THE embattled Estate Agency Affairs Board (EAAB), which has had three acting CEOs since Nomonde Mapetla left more than a year ago, is finally getting much-needed attention from the Department of Human Settlements.
In May, the regulatory body for the real estate industry was moved from the Department of Trade and Industry to human settlements, which now constitutes its executive authority.
In an effort to explore intervention measures with a view to addressing governance problems at the EAAB, Human Settlements Minister Tokyo Sexwale will today host a breakfast for the board in Sandton.
Mr Sexwale's move to address the EAAB is seen as positive for the real estate industry, which contributes about 15% of gross domestic product and is seen as important to the economy.
The body has had difficulty ensuring that estate agents operating in SA's property market comply with the legislation governing their profession.
The EAAB has come under the spotlight for its poor service levels and because of numerous complaints from the property industry, which include reports of estate agents operating without the mandatory fidelity fund certificates, the board not investigating complaints and failing to guide the sector.
There have been so many legislative changes in the industry, from education, financial intelligence, compliance and company law as well as the new Property Charter, and the transformation code for the property sector, that the industry is seeking guidance from the leaderless board.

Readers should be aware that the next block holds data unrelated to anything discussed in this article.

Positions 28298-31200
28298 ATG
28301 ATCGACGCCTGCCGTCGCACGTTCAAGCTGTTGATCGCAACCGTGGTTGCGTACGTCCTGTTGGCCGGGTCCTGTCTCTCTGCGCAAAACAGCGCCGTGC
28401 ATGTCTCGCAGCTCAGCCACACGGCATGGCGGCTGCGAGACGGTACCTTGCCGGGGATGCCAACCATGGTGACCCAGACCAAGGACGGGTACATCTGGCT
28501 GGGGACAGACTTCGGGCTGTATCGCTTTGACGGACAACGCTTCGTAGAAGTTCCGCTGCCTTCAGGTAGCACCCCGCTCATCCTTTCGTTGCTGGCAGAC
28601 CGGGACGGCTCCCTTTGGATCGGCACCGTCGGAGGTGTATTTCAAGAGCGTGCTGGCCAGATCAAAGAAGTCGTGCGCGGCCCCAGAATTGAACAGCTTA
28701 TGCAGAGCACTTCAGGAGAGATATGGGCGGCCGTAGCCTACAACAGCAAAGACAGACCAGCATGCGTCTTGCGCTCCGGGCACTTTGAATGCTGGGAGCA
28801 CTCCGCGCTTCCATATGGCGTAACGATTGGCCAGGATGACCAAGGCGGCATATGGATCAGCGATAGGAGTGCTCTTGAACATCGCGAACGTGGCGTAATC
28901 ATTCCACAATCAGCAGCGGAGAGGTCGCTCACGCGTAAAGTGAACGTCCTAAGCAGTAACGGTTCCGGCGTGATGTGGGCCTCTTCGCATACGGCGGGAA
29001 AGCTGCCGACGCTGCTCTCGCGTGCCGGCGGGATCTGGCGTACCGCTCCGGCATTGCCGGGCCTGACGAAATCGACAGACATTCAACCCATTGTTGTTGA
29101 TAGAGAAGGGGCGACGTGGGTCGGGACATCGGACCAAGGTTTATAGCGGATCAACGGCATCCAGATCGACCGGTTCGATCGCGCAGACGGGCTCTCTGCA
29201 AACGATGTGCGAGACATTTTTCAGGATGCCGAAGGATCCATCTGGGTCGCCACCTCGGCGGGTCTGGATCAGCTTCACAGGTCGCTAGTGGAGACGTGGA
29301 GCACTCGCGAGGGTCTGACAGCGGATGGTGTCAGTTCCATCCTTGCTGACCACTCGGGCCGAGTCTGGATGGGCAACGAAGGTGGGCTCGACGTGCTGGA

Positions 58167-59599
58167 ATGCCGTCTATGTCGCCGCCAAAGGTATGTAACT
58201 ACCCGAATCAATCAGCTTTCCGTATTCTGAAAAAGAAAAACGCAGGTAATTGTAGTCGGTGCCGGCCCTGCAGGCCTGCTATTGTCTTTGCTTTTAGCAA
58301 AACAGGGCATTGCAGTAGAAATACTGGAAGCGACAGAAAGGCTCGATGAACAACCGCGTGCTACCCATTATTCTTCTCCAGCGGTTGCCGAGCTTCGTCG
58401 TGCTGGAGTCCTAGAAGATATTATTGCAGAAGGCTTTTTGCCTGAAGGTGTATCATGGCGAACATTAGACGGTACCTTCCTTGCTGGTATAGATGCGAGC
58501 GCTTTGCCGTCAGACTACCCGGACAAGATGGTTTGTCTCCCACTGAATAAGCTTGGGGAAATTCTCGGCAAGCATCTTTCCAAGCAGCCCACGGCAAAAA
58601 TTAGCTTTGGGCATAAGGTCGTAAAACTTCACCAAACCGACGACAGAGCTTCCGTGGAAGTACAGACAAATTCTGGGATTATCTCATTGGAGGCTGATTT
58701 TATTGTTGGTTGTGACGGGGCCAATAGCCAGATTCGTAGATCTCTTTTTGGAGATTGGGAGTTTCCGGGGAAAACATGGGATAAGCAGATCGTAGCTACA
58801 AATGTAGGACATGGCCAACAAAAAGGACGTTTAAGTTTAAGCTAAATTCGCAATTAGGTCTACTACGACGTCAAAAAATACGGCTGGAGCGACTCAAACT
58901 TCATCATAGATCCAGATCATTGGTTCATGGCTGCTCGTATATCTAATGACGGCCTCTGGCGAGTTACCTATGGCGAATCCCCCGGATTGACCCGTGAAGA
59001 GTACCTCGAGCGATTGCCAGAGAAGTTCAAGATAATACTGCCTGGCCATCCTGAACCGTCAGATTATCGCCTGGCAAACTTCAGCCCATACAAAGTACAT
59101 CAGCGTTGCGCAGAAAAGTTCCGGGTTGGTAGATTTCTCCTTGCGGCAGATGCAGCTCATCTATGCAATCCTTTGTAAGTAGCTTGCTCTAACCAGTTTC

This month alone, the board's recently appointed chairwoman, Ina Wilken, resigned after succeeding Thami Bolani, and former acting CEO Bryan Chaplog was removed by the board, but the EAAB said Ms Wilken's departure was part of a rotation of the office of the acting CEO. Mr Chaplog, who had been acting CEO for a few months, resumed the position of chief financial officer and was replaced by Clive Ashpol, the executive manager for education and training.
Attempts to get comment from the EAAB were unsuccessful.
Pam Golding Property group CEO Andrew Golding said yesterday: "Obviously it is in the property industry's best interests for there to be a stable and efficient regulator. I am not privy to the inner workings of the EAAB, and it is hoped that under the guidance of the Department of Human Settlements that minister Sexwale and his colleagues will ensure that any and all important matters are dealt with."